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Industrial Affiliates Programs

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  1. Industrial Affiliates Programs ABC Stanford University May 9, 2007

  2. Agenda • Definitions and distinctions • Handling the money • Membership agreements • Establishing new programs, reviewing them all • Provisions for Visitors • Some suggestions

  3. University Policy • See http://www.stanford.edu/dept/DoR/rph/10-5.html The central principles that apply to all Industrial Affiliate programs at Stanford include: 1. promotion of openness in research results; 2. enrichment of students' and postdocs' educational experience; 3. maintenance of the University's role as a credible and impartial resource; 4. protection of faculty members' right to pursue research topics and methodology of their choice; and 5. conformance to the University's primary mission of teaching and research.

  4. Definitions • Sponsored projects Externally-funded activities in which a formal written agreement, such as a grant or contract, is executed by Stanford University and the sponsor. A sponsored project typically is a transaction with a specified statement of work and with a reciprocal transfer of something of value to the sponsor. • Gifts Funds or other items of value given to the University by a donor who expects nothing significant of value in return, other than recognition and disposition of the gift in accordance with the donor's intent. • Affiliate programs Corporate membership programs in which members pay a defined fee (usually annual) to programs in which they are interested, and, in exchange, receive facilitated access to those research programs and to participating faculty and students.

  5. Sponsored Project Characteristics • Statements of work • Project budgets • Start/stop dates • Deliverables, if any • 1-to-1 relationship * YES? NO? Sponsored projects Gifts/Affiliate programs * Projects typically have a sponsor and a PI.

  6. Affiliate Program Characteristics • Defined membership benefits • Standard fees, usually annual • Memberships available to all • interested companies • Several-to-several relationship * YES? NO? Affiliate Program Gifts or other income * Several companies support work being done in a research area

  7. Affiliate Program Membership Benefits Facilitated interaction with the research program • Invitations to annual meetings/workshops • Faculty liaison • Student recruitment opportunities • Copies of reports and publications • Campus visits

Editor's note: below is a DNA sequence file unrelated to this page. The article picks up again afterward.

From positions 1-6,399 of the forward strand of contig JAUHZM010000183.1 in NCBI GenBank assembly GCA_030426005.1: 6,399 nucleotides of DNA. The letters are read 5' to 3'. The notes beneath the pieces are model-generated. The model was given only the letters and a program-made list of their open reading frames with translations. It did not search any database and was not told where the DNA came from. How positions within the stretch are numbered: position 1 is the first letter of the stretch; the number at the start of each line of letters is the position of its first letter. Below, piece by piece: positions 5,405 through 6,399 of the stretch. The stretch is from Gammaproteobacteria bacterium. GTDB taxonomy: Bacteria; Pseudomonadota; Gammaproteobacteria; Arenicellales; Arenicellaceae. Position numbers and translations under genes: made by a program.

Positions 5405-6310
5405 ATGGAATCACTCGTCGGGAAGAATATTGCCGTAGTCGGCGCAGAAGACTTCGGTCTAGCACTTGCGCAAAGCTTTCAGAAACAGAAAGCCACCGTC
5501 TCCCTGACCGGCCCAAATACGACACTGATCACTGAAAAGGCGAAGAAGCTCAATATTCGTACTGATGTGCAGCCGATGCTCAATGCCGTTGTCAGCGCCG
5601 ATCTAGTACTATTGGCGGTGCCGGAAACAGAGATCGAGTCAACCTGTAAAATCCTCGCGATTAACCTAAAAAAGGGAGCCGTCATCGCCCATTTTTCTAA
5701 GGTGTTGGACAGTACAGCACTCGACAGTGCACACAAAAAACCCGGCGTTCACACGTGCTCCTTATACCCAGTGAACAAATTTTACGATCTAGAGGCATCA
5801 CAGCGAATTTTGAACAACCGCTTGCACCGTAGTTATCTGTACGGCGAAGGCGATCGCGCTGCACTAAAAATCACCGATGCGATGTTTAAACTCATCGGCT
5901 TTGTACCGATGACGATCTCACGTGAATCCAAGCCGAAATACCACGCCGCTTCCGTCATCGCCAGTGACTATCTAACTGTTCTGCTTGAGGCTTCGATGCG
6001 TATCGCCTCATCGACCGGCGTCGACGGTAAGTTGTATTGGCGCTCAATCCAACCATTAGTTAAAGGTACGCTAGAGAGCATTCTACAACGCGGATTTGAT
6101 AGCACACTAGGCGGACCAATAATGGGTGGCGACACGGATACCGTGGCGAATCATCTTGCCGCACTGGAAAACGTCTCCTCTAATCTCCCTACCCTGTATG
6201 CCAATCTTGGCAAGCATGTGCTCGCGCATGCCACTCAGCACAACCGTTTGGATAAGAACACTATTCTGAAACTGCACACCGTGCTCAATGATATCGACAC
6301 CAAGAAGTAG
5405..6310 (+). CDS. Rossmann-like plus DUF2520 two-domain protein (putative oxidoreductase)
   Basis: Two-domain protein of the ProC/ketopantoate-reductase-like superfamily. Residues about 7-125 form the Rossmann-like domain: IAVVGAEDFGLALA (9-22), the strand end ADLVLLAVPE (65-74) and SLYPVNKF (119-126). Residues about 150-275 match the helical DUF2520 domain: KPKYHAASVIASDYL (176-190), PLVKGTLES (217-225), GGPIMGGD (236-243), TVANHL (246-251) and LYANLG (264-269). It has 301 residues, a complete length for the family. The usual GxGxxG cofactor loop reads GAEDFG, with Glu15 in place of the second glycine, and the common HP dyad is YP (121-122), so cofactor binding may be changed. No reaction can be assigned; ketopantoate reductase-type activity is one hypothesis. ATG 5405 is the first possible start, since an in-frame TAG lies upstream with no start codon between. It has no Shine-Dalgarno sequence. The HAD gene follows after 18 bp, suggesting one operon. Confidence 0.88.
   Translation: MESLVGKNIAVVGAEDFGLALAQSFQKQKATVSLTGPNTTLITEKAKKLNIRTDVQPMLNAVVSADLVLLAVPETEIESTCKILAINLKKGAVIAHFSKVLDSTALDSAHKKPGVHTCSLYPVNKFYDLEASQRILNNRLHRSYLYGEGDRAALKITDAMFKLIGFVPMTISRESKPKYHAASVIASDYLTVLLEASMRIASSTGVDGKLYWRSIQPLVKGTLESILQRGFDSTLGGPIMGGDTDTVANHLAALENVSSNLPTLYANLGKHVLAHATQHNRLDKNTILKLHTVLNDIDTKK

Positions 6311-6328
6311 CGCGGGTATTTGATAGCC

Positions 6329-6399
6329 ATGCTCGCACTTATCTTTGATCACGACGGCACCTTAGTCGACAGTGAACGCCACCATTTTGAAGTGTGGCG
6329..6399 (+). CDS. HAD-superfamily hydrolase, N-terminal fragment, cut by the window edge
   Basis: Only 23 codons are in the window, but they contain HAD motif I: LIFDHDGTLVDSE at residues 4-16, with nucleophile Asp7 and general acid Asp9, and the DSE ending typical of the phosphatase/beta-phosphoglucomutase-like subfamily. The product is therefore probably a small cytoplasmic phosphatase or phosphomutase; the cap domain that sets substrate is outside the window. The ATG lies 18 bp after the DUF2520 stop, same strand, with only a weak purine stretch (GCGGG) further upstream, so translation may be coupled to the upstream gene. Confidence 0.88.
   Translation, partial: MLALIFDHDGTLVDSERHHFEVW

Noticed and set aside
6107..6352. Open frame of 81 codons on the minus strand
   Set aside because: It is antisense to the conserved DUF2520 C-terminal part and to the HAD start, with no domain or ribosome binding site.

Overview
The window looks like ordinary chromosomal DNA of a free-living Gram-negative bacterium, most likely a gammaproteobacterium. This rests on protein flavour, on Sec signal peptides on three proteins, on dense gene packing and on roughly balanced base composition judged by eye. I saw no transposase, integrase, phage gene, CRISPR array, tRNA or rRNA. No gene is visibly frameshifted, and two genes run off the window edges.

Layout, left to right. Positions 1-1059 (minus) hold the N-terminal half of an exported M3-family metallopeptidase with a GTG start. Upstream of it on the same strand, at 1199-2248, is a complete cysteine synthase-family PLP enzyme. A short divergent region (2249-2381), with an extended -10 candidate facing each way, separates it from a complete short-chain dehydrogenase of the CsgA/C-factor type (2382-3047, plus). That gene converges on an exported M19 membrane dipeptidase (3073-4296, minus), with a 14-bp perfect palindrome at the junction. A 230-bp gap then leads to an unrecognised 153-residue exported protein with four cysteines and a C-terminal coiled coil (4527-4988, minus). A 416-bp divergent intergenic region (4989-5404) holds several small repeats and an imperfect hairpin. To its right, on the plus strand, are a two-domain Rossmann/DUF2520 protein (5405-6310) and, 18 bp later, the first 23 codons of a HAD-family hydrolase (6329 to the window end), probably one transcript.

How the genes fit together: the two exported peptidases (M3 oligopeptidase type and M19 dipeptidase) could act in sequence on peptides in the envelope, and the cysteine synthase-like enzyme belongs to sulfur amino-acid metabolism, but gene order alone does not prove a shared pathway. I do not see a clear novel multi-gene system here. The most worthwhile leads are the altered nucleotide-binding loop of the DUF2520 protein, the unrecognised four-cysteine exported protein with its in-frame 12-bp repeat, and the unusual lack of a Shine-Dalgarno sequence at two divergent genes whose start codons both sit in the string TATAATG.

8. Corporate gifts - New accounts set up in Fund Accounting - Gifts processed through OOD (Gift Accounting) - Infrastructure charge applied as funds are spent - “Unrestricted funds”* - Accounted for as gifts Stanford Accounting • Affiliate programs • - New programs approved by • Industrial Contracts Office • New accounts set up in • Fund Accounting • - Fees processed through • OOD (Gift Accounting) • - Infrastructure charge • applied as funds are received • - “Unrestricted funds” * • - Accounted for as revenue * Funds must be used as the donor intends or in support of program described by affiliate membership.

  9. Membership Agreements What can we offer? • a relationship • facilitated access to researchers, students, information • a “DMZ” where companies can talk with Stanford researchers What can’t we offer? • IP rights that exceed what we’d offer non-members • Exclusive access to research results • Exclusive membership (voting whether new members can join) • “Deliverables” • Closed meetings

  10. Membership Agreements Not necessary, but … If you use one, try one of our standard agreements: http://www.stanford.edu/group/ICO/forms/ Consider language making agreement automatically renewable upon annual payment.

  11. Who signs? • Industrial Affiliate Director may sign • Industrial Contract Office signs • Cognizant Dean from the School